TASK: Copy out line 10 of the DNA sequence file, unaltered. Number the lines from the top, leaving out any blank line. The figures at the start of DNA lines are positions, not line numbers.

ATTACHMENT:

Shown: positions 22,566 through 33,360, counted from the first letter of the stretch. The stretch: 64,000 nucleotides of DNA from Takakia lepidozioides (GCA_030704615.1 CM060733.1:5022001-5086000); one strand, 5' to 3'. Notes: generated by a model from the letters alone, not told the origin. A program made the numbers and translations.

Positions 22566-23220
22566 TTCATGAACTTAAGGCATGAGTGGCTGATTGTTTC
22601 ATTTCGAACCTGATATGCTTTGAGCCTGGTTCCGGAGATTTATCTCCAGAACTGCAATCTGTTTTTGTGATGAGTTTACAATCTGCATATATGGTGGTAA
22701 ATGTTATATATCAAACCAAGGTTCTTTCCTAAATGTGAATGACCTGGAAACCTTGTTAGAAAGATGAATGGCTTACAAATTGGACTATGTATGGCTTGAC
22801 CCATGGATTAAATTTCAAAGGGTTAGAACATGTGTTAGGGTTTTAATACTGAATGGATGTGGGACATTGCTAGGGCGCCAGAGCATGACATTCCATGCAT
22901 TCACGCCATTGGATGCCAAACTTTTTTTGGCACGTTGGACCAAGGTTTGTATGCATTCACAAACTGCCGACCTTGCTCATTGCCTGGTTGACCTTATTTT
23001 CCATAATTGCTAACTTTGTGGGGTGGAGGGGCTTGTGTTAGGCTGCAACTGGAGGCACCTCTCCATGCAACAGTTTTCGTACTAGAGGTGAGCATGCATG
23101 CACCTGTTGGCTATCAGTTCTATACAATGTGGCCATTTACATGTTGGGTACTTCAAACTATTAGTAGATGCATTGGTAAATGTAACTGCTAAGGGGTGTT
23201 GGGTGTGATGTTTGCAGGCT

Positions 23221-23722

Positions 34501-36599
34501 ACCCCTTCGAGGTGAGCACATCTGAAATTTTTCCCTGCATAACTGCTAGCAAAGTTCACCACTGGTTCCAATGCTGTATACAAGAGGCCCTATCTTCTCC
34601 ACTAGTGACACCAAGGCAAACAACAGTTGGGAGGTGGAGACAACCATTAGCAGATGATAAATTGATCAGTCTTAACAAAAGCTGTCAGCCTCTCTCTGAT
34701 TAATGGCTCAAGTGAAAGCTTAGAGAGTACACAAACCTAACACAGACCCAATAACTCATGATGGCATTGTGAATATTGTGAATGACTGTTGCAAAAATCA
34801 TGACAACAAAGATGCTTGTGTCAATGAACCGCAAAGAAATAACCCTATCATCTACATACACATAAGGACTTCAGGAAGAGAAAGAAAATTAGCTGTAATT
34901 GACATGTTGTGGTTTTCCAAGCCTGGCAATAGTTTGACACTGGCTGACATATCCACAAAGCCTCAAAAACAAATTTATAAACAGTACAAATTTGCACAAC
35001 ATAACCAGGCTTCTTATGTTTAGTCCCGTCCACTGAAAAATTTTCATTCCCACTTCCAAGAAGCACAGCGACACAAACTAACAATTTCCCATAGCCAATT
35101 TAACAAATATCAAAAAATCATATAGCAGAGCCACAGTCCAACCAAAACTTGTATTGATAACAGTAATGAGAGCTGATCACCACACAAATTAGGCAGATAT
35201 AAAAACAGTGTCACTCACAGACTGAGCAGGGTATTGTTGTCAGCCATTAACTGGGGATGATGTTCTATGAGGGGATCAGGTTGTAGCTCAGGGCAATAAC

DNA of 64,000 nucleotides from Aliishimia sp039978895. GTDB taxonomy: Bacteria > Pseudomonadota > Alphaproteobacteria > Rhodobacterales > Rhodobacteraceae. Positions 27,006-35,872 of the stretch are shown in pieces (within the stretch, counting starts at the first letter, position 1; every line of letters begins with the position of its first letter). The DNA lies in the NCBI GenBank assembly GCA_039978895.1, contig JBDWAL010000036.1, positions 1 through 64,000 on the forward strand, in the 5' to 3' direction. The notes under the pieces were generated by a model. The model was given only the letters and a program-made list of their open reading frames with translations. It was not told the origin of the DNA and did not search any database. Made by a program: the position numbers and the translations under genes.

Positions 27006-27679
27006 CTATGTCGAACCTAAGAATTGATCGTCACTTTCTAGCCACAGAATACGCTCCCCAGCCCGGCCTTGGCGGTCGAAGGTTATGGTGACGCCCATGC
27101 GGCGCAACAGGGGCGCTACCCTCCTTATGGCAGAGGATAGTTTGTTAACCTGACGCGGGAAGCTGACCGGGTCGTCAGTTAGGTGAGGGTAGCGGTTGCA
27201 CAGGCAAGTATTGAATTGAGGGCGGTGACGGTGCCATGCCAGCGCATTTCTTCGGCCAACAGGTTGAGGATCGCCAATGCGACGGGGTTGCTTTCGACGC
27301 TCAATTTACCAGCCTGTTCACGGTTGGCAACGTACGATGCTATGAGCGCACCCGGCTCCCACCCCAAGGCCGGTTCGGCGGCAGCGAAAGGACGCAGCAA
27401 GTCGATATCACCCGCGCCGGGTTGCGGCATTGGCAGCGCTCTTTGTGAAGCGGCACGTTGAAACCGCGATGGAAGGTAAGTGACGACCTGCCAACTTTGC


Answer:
23201 GGGTGTGATGTTTGCAGGCT